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Multiple Minimum Wage Increases and Salary-Related Ordinances Scheduled to Take Effect on July 1, 2018

In the immortal words of Mao Zedong:  “Let a hundred flowers blossom!”

Multiple cities and hamlets throughout California have enacted slightly differing and, of course, maddeningly confusing non-uniform minimum wage laws.  Not surprisingly, no one in Sacramento seems at all concerned about the administrative burden to California employers in having to monitor and comply with the so many different rules.

For those of you keeping track at home, here’s the current state of affairs:

Minimum Wage Increases

The following cities’ and county minimum wages are slated to increase:

City # of Employees Minimum Hourly Wage Beginning July 1, 2018 Minimum Hourly Wage Before July 1, 2018
Emeryville 56 or more employees

 

55 or fewer employees

$15.69

 

 

$15.00

$15.20

 

 

$14.00

Los Angeles (city) 26 or more employees

 

25 or fewer employees

$13.25

 

 

$12.00

$12.00

 

 

$10.50

Los Angeles (county) (unincorporated areas only) 26 or more employees

 

25 or fewer employees

$13.25

 

 

$12.00

$12.00

 

 

$10.50

Malibu 26 or more employees

 

25 or fewer employees

$13.25

 

 

$12.00

$12.00

 

 

$10.50

Milpitas $13.50 $12.00
Pasadena 26 or more employees

 

25 or fewer employees

$13.25

 

 

$12.00

$12.00

 

 

$10.50

San Francisco $15.00 $14.00
San Leandro $13.00 $12.00
Santa Monica** 26 or more employees

 

25 or fewer employees

$13.25

 

 

$12.00

$12.00

 

 

$10.50

** Hotel workers’ minimum wage will be indexed, meaning that their rates will be adjusted annually based on changes in the Consumer Price Index (CPI).

Most of these jurisdictions’ minimum wages are slated to increase again on July 1, 2019.

Belmont adopted an ordinance to establish its own minimum wage at $12.50/hour beginning July 1, 2018, with another increase set to go into effect on January 1, 2019.

Salary History Ordinance

San Francisco’s new Consideration of Salary History ordinance (also known as the Parity in Pay ordinance) will go into effect on July 1, 2018, and will prohibit employers from considering applicants’ current or past salaries when determining whether to extend an offer of employment and what salary to offer.  The ordinance also prohibits employers from asking applicants about their current or past salary, or disclosing a current or former employee’s salary history without that employee’s authorization (assuming that salary history is not publicly available).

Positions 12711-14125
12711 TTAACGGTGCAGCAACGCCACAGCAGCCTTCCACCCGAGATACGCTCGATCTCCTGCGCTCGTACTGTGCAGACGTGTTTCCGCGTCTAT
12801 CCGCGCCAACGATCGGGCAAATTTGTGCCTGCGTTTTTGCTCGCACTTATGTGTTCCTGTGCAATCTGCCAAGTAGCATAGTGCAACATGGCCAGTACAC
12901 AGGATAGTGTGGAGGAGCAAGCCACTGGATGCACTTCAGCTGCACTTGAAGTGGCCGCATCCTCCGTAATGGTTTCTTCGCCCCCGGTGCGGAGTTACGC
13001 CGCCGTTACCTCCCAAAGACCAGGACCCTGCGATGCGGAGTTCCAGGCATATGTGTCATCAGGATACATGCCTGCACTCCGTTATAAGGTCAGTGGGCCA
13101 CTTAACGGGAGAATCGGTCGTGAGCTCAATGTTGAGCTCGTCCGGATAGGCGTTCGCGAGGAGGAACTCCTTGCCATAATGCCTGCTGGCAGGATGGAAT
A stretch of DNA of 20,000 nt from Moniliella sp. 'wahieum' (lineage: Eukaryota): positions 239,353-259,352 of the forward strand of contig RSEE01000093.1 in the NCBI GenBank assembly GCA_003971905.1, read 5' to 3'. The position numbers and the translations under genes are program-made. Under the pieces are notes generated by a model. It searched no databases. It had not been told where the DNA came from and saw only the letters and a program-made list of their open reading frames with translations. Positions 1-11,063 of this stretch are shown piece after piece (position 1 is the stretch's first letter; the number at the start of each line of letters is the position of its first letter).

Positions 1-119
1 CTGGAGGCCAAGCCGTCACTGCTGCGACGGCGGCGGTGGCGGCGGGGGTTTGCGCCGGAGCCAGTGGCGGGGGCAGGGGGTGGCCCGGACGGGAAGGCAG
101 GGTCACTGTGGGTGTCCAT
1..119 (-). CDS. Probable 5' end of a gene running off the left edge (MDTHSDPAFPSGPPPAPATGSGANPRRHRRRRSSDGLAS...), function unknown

However, it is important to remember that salary inquiry prohibitions are not unique to San Francisco – California recently enacted its own slightly different, statewide legislation that went into effect on January 1, 2018.

Employers should take care to review whether these ordinances impact their work force and ensure that they are compliant by the beginning of next month.

© 2018 Proskauer Rose LLP.

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About this Author

Anthony J Oncidi, Employment Attorney, Proskauer Rose Law Firm
Partner

Anthony J. Oncidi heads the Labor & Employment Law Group in the Los Angeles office. Tony represents employers and management in all aspects of labor relations and employment law, including litigation and preventive counseling, wage and hour matters, including class actions, wrongful termination, employee discipline, Title VII and the California Fair Employment and Housing Act, executive employment contract disputes, sexual harassment training and investigations, workplace violence, drug testing and privacy issues, Sarbanes-Oxley claims and employee raiding and trade secret protection....

310.284.5690
Elaine Lee, Proskauer Law Firm, Labor and Employment Attorney
Associate

Elaine Lee is an associate in the Labor & Employment Law Department. Her practice focuses on representing and counseling management on all aspects of employment law.

Elaine’s litigation work includes defending employers and supervisors against single-plaintiff claims for unlawful discrimination, harassment, whistleblowing, retaliation, and wrongful termination, as well as class action wage and hour disputes. In addition, Elaine advises clients on compliance with state and federal employment laws and develops company policies ranging from hiring to firing and everything in between. She counsels clients from a wide variety of industries, including telecommunications, entertainment, retail, health care and finance.

Prior to attending law school, Elaine was a Certified Public Accountant and worked at a Big Four accounting firm for four years.

310-284-5694